The transformation of the finance function into a technology-driven hub is, most agree, a positive change, not just for finance departments, but also for finance professionals. Thanks to the growth of cloud, machine learning and artificial intelligence coupled with the explosion of data and advances in data ingestion and visualisation tools, finance teams now have more tools at their disposal than ever before. But to benefit from these comes a need to be more strategic and have a greater understanding of the external world, as well as the internal organisation.
“It’s hard to think of a time where there has been more technology driven changes from the finance function. It’s touching every part of the finance function, whereas previous technology innovations have tended to focus on one specific area. It’s having the most profound impact on finance,” says Patrick Fenton, Partner and Head of Functional Transformation at KPMG in the UK.
Where previously the finance function was dominated by manual processes and month end cycles, increasingly any task that is routine, rules-based and repetitive will be automated, saving valuable time and resources. Monthly cycles are being replaced by continuous tracking of sales, cash flow, inventories, and more. Finance teams will be monitoring data output and quality as machines do the work. Ultimately, finance functions will become seamless, touchless, integrated information platforms.
These new robots, software and apps are pushing the finance function up the value chain in organisations because finance teams will be able to focus on analysis and strategic advisory activities based on real-time business intelligence.
“There are many tech innovations that are changing finance functions but the most prevalent is workflow automation. More than ever, there is a need for connectivity and transparency. The finance function is starting to become structured into the operational analysis of the business itself. Finance departments have the best tools to be able to analyse and make decisions that will affect things like revenue, new markets and opportunities,” says Adam Zoucha, MD EMEA, FloQast.
What this means for finance professionals is that their skillset must evolve, too. The capabilities expected of finance professionals have shifted away from the more traditional accounting skills towards more advisory, data interpretation and visualisation, and communicating abstract data in context to a wider group of stakeholders.
“There’s more of a premium on human skills. It’s great if you know the tools and how they work, but to be a really accomplished finance professional it’s about exercising judgement, professional scepticism, and having communication skills. Those are the things that the machines can’t do,” says Daniel Clark, head of technology professional development at BPP.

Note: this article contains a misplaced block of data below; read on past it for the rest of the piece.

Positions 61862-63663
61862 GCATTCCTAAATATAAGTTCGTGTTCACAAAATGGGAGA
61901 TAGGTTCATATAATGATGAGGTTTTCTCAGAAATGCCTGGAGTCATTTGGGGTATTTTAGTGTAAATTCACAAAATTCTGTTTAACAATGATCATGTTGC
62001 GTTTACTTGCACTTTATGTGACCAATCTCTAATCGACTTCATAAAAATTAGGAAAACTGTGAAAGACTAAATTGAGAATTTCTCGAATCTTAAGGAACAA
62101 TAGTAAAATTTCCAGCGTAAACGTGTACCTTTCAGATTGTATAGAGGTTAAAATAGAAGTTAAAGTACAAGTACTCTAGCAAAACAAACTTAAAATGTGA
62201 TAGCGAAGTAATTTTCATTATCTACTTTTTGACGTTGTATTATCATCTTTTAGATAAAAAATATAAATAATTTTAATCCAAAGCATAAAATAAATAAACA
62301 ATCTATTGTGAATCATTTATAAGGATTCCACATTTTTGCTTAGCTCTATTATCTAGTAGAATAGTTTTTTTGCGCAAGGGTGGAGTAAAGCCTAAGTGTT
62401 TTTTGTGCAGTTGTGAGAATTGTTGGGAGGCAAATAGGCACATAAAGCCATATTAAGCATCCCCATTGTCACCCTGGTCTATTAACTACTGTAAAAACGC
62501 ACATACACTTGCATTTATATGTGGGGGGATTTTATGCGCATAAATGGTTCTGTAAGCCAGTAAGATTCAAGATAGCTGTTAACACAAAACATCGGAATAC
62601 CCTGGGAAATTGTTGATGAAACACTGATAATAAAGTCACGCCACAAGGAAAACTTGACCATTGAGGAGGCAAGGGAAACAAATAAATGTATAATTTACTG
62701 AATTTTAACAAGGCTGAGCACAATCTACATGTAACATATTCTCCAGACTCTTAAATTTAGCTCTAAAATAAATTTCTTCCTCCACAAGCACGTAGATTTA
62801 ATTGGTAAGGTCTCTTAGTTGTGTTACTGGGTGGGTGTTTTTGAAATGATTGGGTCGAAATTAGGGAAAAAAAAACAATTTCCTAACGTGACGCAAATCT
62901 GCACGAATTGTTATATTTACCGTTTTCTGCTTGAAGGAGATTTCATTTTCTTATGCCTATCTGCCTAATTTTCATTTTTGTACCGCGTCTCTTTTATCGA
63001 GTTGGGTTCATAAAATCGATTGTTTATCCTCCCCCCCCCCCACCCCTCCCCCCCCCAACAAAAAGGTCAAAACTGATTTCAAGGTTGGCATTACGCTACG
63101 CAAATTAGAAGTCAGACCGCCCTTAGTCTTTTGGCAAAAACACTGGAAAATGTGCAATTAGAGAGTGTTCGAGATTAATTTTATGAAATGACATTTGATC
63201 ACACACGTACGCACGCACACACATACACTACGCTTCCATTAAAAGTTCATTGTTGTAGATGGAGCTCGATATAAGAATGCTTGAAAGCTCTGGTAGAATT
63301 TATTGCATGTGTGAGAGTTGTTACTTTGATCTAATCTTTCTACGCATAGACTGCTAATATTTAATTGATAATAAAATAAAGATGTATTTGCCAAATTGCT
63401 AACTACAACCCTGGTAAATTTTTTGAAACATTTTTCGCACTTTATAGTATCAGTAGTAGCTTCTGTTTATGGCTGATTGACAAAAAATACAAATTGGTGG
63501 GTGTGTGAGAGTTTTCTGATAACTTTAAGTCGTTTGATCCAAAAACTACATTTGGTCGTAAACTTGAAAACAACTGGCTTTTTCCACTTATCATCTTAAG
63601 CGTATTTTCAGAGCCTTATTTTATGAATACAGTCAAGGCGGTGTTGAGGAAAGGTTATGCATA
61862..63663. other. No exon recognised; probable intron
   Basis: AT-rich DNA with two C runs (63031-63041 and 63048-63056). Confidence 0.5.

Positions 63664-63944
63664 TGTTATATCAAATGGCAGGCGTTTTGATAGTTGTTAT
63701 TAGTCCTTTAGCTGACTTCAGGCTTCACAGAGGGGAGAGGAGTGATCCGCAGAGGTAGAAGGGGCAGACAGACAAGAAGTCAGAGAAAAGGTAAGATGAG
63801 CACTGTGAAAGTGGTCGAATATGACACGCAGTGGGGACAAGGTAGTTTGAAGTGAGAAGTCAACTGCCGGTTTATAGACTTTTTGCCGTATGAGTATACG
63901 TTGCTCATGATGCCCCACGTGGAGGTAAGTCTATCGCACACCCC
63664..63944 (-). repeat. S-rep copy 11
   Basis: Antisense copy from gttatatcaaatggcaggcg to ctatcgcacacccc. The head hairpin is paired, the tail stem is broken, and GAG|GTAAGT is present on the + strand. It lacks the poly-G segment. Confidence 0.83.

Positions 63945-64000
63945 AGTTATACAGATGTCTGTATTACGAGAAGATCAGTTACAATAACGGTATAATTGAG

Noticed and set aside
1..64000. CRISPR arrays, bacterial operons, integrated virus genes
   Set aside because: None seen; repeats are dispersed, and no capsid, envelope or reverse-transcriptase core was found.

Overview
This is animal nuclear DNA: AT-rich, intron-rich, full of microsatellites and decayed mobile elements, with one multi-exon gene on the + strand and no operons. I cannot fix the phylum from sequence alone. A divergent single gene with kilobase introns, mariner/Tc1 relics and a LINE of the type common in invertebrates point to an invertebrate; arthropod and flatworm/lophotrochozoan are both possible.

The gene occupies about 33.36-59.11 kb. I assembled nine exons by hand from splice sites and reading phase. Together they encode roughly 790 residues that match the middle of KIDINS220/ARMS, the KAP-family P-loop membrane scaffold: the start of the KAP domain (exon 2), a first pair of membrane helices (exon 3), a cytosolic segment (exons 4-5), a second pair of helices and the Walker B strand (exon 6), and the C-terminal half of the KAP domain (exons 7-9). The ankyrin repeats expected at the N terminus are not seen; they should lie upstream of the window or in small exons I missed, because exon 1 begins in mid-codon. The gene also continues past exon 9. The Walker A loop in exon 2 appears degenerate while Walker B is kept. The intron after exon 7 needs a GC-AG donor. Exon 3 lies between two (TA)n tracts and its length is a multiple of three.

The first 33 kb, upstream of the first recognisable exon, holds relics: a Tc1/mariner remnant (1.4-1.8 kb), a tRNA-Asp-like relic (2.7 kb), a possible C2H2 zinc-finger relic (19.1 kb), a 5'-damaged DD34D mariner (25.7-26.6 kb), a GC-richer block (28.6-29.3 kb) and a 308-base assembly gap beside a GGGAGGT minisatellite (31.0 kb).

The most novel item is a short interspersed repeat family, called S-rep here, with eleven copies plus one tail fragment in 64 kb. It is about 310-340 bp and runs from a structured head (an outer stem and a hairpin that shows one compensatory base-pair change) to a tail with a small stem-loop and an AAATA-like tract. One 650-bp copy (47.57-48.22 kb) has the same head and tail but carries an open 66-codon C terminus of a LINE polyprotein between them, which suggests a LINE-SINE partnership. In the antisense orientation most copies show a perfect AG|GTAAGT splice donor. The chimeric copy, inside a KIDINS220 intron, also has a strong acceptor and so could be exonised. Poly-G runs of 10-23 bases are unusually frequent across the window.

The classic triangular shape of the finance function, with strategy at the top, financial reporting and planning in the middle and transaction processing at the bottom, is evolving into a more diamond-shaped division, Fenton says.
The structure of finance teams is also changing. Whereas there were lots of people in transaction processing at the bottom and fewer at the top, the headcount in modern divisions will also be shaped more like a diamond – with fewer at the bottom and more in the middle where the analysis and data interpretation is carried out.
“An effective financial planning and analysis professional is much more about data interpretation and analytics, and they’ll need a much broader understanding, not just of the inside world, but the outside world and how that could be applied through algorithms to give good insights as to the future direction for the business,” Fenton says.
On the back of the growth of robotic process automation software has come the rise of so-called low-code, no-code tools. Low-code/no-code tools are a quick way to build custom applications without being a coding expert.
BPP’s Clark, says: “The other thing we’re seeing with automation is the growth of low-code, no-code tools. It means that every individual can essentially build their own apps. We’re going to see a lot of micro tools being built for quite specific situations because it’s quite easy.”
Although affordable, scalable and easy-to-use, these low-code, no code-apps could prove to be a headache for the chief financial officer unless they create a robust governance framework around these new tools.
“It’s a double-edged sword. On the one hand, there’s a real business value in these lo-code tools that operate as a workflow often across existing legacy systems, but you need to set them in a framework where you’re confident you’re not creating control issues,” Fenton says.
With change moving at an unprecedented pace and so many new technologies to choose from, the modern finance function will look nothing like previous finance departments. Nor will it act in the same way. But to get it right CFOs need a clear vision and strategy for finance in a digital world.
The future promises great things for finance but the road ahead is full of challenges and getting that digital roadmap right now is vital to take advantage of future disruption.
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